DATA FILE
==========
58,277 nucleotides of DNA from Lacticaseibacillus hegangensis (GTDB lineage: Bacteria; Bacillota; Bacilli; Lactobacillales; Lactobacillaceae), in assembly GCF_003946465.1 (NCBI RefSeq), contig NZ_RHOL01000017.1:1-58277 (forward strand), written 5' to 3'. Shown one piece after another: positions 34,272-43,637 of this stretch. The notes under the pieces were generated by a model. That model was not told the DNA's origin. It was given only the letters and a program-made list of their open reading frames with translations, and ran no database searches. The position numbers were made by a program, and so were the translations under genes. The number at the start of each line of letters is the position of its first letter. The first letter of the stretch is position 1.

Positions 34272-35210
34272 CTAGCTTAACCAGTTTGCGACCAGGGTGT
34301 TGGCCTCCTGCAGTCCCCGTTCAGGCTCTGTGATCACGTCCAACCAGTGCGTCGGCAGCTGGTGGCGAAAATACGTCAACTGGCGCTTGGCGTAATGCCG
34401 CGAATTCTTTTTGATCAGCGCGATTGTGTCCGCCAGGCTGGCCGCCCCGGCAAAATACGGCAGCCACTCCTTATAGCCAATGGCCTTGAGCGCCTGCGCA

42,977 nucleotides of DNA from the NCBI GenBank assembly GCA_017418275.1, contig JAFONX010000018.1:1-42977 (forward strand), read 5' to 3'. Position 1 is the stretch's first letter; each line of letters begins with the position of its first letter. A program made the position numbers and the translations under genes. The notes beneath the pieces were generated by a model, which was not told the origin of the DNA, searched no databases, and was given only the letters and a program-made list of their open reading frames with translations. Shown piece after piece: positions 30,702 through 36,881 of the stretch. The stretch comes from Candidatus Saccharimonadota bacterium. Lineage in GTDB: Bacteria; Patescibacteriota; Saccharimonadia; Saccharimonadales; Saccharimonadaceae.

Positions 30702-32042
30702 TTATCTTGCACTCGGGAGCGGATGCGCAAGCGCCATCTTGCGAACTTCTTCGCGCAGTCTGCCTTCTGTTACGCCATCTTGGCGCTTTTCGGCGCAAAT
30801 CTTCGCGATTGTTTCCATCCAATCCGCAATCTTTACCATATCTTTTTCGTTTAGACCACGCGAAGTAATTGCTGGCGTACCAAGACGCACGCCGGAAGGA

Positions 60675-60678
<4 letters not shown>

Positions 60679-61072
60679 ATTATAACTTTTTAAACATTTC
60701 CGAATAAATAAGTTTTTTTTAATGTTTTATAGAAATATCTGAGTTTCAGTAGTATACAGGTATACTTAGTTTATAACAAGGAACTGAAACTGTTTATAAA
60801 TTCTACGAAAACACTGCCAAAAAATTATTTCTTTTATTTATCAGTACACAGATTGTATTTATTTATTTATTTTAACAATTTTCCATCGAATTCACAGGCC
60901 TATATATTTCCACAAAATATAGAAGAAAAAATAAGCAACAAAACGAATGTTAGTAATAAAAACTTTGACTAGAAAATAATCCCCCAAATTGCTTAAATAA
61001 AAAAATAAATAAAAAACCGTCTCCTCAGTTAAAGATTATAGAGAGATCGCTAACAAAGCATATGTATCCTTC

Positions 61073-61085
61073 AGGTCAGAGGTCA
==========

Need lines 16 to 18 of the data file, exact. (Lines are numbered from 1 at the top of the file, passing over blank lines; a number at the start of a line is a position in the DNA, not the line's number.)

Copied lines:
60901 TATATATTTCCACAAAATATAGAAGAAAAAATAAGCAACAAAACGAATGTTAGTAATAAAAACTTTGACTAGAAAATAATCCCCCAAATTGCTTAAATAA
61001 AAAAATAAATAAAAAACCGTCTCCTCAGTTAAAGATTATAGAGAGATCGCTAACAAAGCATATGTATCCTTC

Positions 61073-61085